Your First Sentence Counts…

What is the most important sentence in the book or short story you are writing?

The first one. It needs to trap the reader and drag him into the story. The first paragraph is important too, and the first page. But the reader may never read the first paragraph if the first sentence fizzles.

I pulled down some books from my book case and listed the first sentence from each. Some of these are from New York Times best selling authors like Ted Dekker. Some are from books by authors I had never heard of. A few are from books that were too tedious to reread. See if you can guess which of these sentences came from good books and which were mediocre books.

I also included the first sentence of the all time best selling book. And I included several from books I wrote.

Sample Starting Sentence

  • Carlos Missirian was his name. One of his many names.
  • I had never been in the oval office before.
  • The office had no windows, only electric lanterns to light the hundreds of spines standing in their cherry wood bookcases.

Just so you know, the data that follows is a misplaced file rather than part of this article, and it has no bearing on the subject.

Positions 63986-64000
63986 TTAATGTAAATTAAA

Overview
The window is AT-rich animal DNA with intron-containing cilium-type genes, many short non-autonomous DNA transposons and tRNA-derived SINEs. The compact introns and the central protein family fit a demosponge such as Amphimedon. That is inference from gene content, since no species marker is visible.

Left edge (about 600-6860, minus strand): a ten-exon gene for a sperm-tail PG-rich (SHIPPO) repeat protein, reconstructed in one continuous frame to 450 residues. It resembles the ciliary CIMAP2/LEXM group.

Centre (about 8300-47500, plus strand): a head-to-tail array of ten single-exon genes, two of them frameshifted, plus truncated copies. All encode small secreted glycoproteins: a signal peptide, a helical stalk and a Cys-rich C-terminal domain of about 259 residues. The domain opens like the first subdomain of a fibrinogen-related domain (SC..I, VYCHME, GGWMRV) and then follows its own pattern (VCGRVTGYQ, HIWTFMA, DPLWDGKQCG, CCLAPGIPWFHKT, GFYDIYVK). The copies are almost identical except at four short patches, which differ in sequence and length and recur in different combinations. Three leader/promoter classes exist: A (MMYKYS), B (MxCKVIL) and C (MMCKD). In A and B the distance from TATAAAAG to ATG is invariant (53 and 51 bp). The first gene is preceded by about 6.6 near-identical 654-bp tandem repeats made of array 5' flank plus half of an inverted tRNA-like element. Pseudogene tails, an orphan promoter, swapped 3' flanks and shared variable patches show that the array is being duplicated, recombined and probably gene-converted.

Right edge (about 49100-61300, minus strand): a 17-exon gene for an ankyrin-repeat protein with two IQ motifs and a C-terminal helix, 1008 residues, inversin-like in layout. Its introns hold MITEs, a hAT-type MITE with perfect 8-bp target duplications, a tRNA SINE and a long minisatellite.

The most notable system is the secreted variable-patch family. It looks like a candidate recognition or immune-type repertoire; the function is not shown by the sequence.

• Jacob was a schemer.
  • Tahn crept up the stone wall like a silent reptile after its prey.
  • According to the books of history, everything that happened after the year 2010 actually began in the year 4036 A.D.
  • Riley Keep returned to the scene of his disgrace in the back of a northbound pickup truck with New Brunswick plates.
  • I have always wanted to write a book.
  • Jason jumped from his chair, nearly stumbling in the process.
  • Air this thin turns everyone into a mystic.
  • The telephone call that completely turned around the lives of every member of my family came at 10:30 P.M. on a Sunday evening.
  • A hot sticky evening in Los Angeles.
  • I was obnoxious when I was young.
  • Salazar Sanso raised his binoculars and looked out over the edge of the steep drop into the rosy New Mexican desert.
  • Louisa Sherbatov had just turned six, but she would never turn seven.
  • In the beginning God created the heavens and the earth.
  • It was the proudest day of Diocletian’s life.
  • People often misunderstand God.
  • The wilted grass growing along the rail fence that surrounded the old graveyard bore testimony to the day’s pressing heat.
  • Every “thinker” needs a sanctuary—a quiet haven with no distractions to disturb their thought processes.

About Lester Bauman

Free lance writer and editor. Author of a dozen books, husband of one wife, father of six, grandpa of ten.
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